Patient Education

Common Foot Conditions

Bunions:

An enlargement of bone at the base of the large toe that often is painful. Bunions usually are inherited, but can be aggravated by ill-fitting or high-heeled shoes. They are a structural deformity that requires surgery to correct, involving the repositioning of the bone as well as the removal of the bump and realignment of structures around the large toe joint.

Hammertoes:

A rigid contracture of a toe whereby it doesn’t lie flat and becomes painful from rubbing against shoes. Surgery usually is needed to straighten out the toe.

Plantar Fasciitis:

A soft tissue structure (plantar fascia) attaches onto the heel bone and stretches when weight-bearing, causing pain on the heel bottom. This stretching over an extended time period will cause the plantar fascia to become inflamed and the heel pain more extreme. Conservative therapies, such as injections, oral anti-inflammatory medicine, stretching exercises and orthotics, will relieve the pain. In some cases, Shockwave Therapy (ESWT) or heel surgery may be needed to lengthen the tightened structure.

Warts:

Caused by a virus and contagious, warts can grow alone or in groups. They often are found on the bottom of the foot and may be painful when weight-bearing. A laser is used to destroy the cells and sterilize the surrounding tissue, ridding the wart from the foot and lessening the chances or recurrence.

Fungal Nails:

A fungus infects the nail, causing it to become thick and discolored. Treatment includes topical ointments for mild infections and oral medications or non-invasive laser therapy for more severe infections.

Ingrown Nails:

May occur when one or both nail corners (or borders) grow into the skin, causing irritation, redness and swelling. The laser is used to destroy the undesired nail cells so that the offending section of the nail should not return.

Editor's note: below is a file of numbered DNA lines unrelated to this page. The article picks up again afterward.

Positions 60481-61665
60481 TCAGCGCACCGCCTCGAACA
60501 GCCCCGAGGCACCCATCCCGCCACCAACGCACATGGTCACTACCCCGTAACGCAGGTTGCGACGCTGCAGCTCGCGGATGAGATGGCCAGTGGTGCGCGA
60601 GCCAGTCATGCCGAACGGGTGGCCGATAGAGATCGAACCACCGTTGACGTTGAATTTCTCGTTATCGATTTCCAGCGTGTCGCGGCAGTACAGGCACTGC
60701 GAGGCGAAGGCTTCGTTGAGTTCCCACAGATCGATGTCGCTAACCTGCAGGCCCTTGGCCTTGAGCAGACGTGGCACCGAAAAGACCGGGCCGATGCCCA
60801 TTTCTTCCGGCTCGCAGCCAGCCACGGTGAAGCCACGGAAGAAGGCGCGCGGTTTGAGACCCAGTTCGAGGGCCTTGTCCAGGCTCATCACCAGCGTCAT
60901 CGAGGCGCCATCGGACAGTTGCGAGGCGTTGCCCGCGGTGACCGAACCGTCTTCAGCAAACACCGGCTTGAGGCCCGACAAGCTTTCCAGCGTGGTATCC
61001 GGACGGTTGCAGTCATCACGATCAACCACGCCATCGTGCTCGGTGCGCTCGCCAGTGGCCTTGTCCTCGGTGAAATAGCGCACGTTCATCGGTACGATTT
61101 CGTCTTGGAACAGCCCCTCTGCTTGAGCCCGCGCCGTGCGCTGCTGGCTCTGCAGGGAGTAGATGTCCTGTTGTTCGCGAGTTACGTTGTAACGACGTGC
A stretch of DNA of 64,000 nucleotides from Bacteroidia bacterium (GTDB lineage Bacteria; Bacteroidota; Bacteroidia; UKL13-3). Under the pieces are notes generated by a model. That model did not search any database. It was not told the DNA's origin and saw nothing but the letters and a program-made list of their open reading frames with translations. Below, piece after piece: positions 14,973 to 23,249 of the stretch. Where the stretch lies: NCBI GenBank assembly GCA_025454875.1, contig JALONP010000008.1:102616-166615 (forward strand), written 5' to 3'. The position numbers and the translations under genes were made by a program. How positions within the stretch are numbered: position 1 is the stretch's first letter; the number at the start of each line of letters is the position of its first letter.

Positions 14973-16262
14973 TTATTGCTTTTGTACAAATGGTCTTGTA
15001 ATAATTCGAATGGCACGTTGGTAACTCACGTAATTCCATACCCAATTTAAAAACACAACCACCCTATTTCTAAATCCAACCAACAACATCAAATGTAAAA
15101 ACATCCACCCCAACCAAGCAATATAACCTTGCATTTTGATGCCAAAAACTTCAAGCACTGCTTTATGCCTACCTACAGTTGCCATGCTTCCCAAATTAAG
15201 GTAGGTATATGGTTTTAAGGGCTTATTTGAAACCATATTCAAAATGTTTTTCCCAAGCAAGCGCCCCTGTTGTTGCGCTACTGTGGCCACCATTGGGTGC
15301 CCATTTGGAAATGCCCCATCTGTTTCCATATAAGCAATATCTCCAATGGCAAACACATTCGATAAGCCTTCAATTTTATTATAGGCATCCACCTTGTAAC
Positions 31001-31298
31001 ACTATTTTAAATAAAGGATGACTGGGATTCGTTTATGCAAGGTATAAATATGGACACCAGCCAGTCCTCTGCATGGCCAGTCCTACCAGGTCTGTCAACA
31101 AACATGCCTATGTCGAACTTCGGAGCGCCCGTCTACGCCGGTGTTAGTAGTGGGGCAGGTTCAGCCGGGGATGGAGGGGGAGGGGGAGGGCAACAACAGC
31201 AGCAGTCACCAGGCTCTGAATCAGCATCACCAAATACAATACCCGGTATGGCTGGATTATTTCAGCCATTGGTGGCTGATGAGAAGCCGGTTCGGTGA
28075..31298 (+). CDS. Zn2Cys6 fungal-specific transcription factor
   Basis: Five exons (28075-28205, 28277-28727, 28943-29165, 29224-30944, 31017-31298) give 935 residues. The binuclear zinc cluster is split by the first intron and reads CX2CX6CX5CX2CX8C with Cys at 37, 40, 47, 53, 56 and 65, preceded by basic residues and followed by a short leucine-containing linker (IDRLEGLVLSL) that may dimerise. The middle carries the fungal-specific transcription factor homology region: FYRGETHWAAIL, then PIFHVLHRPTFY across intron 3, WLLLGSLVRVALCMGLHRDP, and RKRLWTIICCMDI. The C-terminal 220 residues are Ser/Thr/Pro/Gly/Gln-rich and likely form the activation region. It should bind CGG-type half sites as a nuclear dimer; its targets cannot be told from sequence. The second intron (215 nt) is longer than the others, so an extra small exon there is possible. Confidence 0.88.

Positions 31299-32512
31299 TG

Flat Feet:

Can be caused by the bony architecture of the feet or by muscle imbalance; can cause hammertoes and bunions as well as arch, foot and leg fatigue if not addressed. Most often treated with custom orthotics to realign the foot structure.

Podiatric Resources

Associations

American Board of Podiatric Surgeons
American College of Foot and Ankle Orthopedics and Medicine
American College of Foot and Ankle Surgeons
American Diabetes Association
American Podiatric Medical Association

Government Organizations

National Institute of Health
National Institute on Aging

Web Resources

www.podiatrynetwork.com
www.footphysicians.com
www.webmd.com

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Practice Principles

  • Listen to our patients and take the time needed to understand their concerns and make them feel comfortable
  • Explain treatment options and provide recommendations that consider patients’ podiatric and lifestyle needs
  • Engender trust among our patients and their families, referring physicians and the community at large
  • Keep abreast of new podiatric research and advancements to continually provide the best footcare to our patients
  • Provide a clean and welcoming office environment